Regarding the "size of the hole" I took this photo of the Saxon hoard in situ AFTER it had been professionally excavated by the FLO with the finder's assistance.A layer of lead had been removed from on top of the hoard and around it by this time. The FLO commented on the fact that the finder had dug such a small hole width wise when she first arrived at the scene. What you see in the photograph is the result of the archaeological excavation that subsequently took place under her direction. That resulted in firstly, the hole being considerably widened and secondly, being deepened in order to gain access to the hoard itself, so that it could be lifted out. The finder only uncovered the very top layer of the hoard initially and this did not necessitate digging into the brown coloured subsoil, as the picture on close examination will show. I think from what I read of Paul's account of the day that the length of time (20mins?) that it took him to reach the top of the hoard because he was only able to extract small amounts soil at a time from the narrow opening that he had dug.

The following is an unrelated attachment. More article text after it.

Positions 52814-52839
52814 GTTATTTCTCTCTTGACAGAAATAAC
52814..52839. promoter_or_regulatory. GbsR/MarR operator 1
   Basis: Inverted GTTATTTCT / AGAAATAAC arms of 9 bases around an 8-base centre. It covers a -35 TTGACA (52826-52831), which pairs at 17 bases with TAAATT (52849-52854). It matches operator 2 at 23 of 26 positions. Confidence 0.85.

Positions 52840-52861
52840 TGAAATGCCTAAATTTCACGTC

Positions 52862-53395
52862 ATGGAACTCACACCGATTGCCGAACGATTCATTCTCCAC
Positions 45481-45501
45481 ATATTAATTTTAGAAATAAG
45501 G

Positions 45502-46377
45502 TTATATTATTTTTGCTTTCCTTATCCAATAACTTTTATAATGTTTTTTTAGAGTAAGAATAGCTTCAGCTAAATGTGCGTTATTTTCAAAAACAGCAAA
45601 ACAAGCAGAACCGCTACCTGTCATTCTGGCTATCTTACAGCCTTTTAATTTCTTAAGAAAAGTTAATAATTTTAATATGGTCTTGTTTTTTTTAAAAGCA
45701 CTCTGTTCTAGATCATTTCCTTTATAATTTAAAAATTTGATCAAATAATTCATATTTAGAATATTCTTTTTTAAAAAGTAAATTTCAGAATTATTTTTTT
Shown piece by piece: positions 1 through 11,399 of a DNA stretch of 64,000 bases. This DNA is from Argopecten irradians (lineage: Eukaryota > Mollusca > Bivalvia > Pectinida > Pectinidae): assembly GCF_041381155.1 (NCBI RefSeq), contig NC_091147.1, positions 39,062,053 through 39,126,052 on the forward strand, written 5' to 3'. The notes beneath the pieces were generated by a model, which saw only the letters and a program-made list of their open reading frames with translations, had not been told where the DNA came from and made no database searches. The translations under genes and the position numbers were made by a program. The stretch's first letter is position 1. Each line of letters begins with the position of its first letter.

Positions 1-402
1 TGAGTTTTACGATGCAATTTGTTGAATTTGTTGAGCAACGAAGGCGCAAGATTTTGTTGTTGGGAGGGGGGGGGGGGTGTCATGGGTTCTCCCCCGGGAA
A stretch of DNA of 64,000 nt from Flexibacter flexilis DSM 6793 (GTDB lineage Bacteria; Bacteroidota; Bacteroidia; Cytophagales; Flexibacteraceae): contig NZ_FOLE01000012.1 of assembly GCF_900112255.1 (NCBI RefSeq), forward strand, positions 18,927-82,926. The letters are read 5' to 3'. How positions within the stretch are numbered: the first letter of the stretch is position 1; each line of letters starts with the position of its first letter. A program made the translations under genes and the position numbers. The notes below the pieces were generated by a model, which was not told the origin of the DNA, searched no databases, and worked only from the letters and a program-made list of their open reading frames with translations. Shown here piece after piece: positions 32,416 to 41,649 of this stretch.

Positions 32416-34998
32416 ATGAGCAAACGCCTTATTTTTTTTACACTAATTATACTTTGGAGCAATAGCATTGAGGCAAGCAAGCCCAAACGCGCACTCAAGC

As you say, Wansdyke44, the things that metal detectorists seek are most likely to be in the top 10" anyway. Anything embedded in the "undisturbed" layer beneath the plough line for a detector to be able signal on it would have to be the size of something like a hoard and this is where the finders are supposed to, and do, call in the help of their local FLOs. Using the kind of imagery used by our detractors and to worry that detectorists might, "go tunneling about and making huge holes everywhere" presents an unrealistic and alarmist picture of what our hobby is about.

Re: The Plough Line

Posted: Wed Feb 25, 2015 4:07 pm
by geoffb
Well,,, according to some detectorists, they, (archaeolists) can dig big holes, using JCBs because they are qualified. While we amateur detectorists should be supervised while we dig holes over a certain size because it might throw the hobby into disrepute. I've never heard such rubbish in all my life.
If afterwards, the holes were not filled in correctly, then I would agree.
Perhaps courses should be set up on "how to dig a hole without supervision" being established in order that we mere mortals do not overstep the mark on depth and circumference !.

Re: The Plough Line

Posted: Wed Feb 25, 2015 4:26 pm
by littleboot
Agree entirely Geoff. And, as hotmill mentions above, Archeologists couldn't manage to extract Richard III without striking his skull with a pick axe and dragging his legs with the digger. Only imagine the reaction if an 'amateur' had done such a thing!!

Re: The Plough Line

Posted: Wed Feb 25, 2015 4:36 pm
by Wansdyke44
muddy fingers wrote:
mypic saxon.JPG